Well, this evening we come to our final study in the series of becoming like Jesus. I hope you have enjoyed and been edified by the truths we have uncovered together in the last several weeks. In our study of Paul’s prayer in Ephesians 3:16ff., we have looked into how God transforms us into the image of His Son…as He strengthens our inner man through His Spirit, enabling us to resist our old nature and yield to our new nature. We saw that, through this process, our hearts become transformed into a place where Christ can feel at home…a place where He is surrounded by thoughts, habits, and desires that are godly and reflect His nature. And as we spend time together with Him, we come to more deeply understand Him and his deep and abiding love for us. That, in turn, leads us to grow in our trust of Him, even in those times of confusion and hardship. We hear His voice with greater clarity and volume, and the voice of Satan…the great Deceiver and Destroyer…ever more dimly. That brings to the final result of the process…being “filled up to all the fullness of God” (vs 19). Now, in all honesty, there is no way I can satisfactorily or completely explain what it is to be “filled up to all the fullness of God”…it is beyond me. But, together, we can look at some aspects of what it means. We have seen that it is fundamentally becoming transformed into the image of Christ…of becoming like Him. We come to reflect His character and passions. His thoughts become our thoughts. His desires become our desires. His actions become our actions. But what does that look like? Obviously, the person most like Jesus is Jesus Himself, so He becomes the example to which we can go. In examining His life we can see some of the characteristics of what our lives can and should be. By God’s grace, we are provided many such examples in God’s Word.
In Mark 1:2, at the beginning of His ministry, we see that Jesus spoke with authority and wisdom. We read, “They (Jesus and the disciples) went into Capernaum; and immediately on the Sabbath He entered the synagogue and began to teach. They were amazed at His teaching; for He was teaching them as one having authority, and not as the scribes.” We see a similar sentiment expressed at the end of His ministry, when the chief priests and Pharisees sought to have Him arrested. In John 7:44ff we read, “Some of them wanted to seize Him, but no one laid hands on Him.45 The officers then came to the chief priests and Pharisees, (the ones who sent them to arrest Jesus) and they said to them, “Why did you not bring Him?” 46 The officers answered, “Never has a man spoken the way this man speaks.”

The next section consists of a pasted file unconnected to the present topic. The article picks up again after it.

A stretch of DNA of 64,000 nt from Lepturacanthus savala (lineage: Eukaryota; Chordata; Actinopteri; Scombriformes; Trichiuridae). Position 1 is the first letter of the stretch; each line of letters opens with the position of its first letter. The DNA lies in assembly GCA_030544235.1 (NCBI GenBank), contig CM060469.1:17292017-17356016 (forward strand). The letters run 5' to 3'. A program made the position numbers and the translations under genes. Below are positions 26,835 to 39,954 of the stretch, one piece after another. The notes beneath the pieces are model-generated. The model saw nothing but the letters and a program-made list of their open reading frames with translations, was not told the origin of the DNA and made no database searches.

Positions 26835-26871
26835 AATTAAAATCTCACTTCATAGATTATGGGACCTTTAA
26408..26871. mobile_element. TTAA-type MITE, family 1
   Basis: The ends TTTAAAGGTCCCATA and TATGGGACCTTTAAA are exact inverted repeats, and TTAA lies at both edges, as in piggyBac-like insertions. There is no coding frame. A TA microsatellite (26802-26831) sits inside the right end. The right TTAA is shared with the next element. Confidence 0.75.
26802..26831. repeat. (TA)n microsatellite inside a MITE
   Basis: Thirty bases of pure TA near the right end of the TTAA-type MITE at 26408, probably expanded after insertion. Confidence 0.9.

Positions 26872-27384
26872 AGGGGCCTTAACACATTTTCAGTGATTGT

As we mature in Christ…as we become more like Him by spending time in fellowship with Him and letting His Word “dwell within us richly”, we are equipped… and called… to exercise His authority and wisdom as well. In 1 Thes 5:14 we are called to “admonish the unruly” and “encourage the fainthearted”. Paul exhorts Timothy in 1 Tim 4:11ff, “Prescribe and teach these things. 12 Let no one look down on your youthfulness, but rather in speech, conduct, love, faith and purity, show yourself an example of those who believe. 13 Until I come, give attention to the public reading of Scripture, to exhortation and teaching…Pay close attention to yourself and to your teaching; persevere in these things, for as you do this you will ensure salvation both for yourself and for those who hear you.” Jesus expects us to continue His ministry of speaking and teaching with authority and with wisdom for the edification of the saints and the salvation of the lost. This is part of being “filled up to all the fullness of God”.